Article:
An important bit of the business data infrastructure is now being decided in the "blogosphere" - that amorphous cloud of interlinked personal weblogs that mainly seems to consist either of geeks or teenagers writing about their personal lives.
At the moment, a blogger composes a few paragraphs of text and posts it to a personal web page. This same text is usually available to people who never visit the blog, but read a syndicated version of the text in some sort of feed reader. The syndication is done via RSS (Really Simple Syndication) or Atom, and users usually subscribe to the feed by clicking an orange XML icon on the site.
Three things turn this from trivial to important. First, instead of carrying unstructured text, an RSS or Atom feed could just as easily carry structured data. Second, this is still the case even if you don't have either a blog or an RSS feed reader. Third, feed reading capability is already built in to many browsers and is now being plumbed in to Microsoft Windows Vista.
So just forget the blogging, and think about using an RSS/Atom feed to transfer structured data from a product database to a shopping search engine, such as Google's Froogle. Or events listings into a local directory, or job vacancies to a recruitment site, or order information to a customer.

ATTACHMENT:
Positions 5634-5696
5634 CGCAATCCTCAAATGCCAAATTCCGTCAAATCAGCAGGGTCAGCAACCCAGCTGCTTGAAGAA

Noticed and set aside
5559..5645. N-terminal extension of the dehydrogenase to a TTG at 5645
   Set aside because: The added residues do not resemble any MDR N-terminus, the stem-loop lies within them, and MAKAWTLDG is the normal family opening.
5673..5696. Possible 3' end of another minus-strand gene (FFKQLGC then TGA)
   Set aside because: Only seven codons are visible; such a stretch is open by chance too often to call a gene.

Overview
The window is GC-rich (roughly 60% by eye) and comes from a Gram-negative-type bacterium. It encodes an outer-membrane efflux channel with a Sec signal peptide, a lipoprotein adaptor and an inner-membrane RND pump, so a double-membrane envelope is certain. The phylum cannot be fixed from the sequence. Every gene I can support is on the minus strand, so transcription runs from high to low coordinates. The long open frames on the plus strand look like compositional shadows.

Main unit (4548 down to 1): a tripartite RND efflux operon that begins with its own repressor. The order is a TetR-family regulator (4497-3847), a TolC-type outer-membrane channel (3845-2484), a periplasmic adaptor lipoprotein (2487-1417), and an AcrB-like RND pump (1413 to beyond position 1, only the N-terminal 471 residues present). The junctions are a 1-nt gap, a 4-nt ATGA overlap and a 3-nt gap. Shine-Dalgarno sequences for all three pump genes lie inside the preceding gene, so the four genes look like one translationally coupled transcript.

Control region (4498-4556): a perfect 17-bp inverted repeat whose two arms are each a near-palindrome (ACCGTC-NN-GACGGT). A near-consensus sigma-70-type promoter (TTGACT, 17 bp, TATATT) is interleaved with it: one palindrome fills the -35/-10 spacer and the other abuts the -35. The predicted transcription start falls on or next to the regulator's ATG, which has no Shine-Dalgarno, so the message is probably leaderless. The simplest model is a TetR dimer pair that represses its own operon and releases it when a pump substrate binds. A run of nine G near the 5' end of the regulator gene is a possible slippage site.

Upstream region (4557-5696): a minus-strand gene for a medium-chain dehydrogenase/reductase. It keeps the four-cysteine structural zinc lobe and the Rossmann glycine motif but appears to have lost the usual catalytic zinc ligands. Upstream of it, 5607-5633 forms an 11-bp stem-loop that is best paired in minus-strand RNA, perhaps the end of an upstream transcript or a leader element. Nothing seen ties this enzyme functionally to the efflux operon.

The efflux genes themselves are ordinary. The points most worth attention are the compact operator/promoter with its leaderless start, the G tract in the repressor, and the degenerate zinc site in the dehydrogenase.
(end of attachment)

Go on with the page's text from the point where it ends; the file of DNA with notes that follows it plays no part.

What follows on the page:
It is perfectly possible to do that today, of course, but sites often require data in their own formats. With a standards-based approach, you could feed the same data to 10 or to a 100 million sites, or simply ping them to come and get it.
The blogosphere is already working along these lines with developments such as XHTML-based microformats (as used by Technorati) and XML Schema-based structured blogging (a technology backed by PubSub). In December, at the Syndicate conference in San Francisco, PubSub launched the Structured Blogging Initiative to push the idea forward.
Most blogs are, and will remain, unstructured, of course, but most bloggers still have uses for structured data.
Examples include personal information (name, e-mail address), events (time, date, place, topic), reviews (author, title, format, actors), items wanted or for sale (name, type, description, price), and so on.
The obvious point is that pretty much all of the blogosphere's data formats are also important to businesses, and businesses will have to work with them. However, since most businesses are barely aware of blogging, and know little or nothing about either microformats or structured blogging, they will have missed the chance to participate.
In many cases it won't matter. For example, the hCard microformat for personal information is based on the vCard "virtual business card" format already used by Microsoft Outlook and other address books.
In some cases, though, it may matter a lot. And it may matter soon. You or a member of your family may already have read a review that uses the hReview microformat, since examples include the review of Harry Potter and the Goblet of Fire at www.yahoo.co.uk.
Jack Schofield is computer editor at The Guardian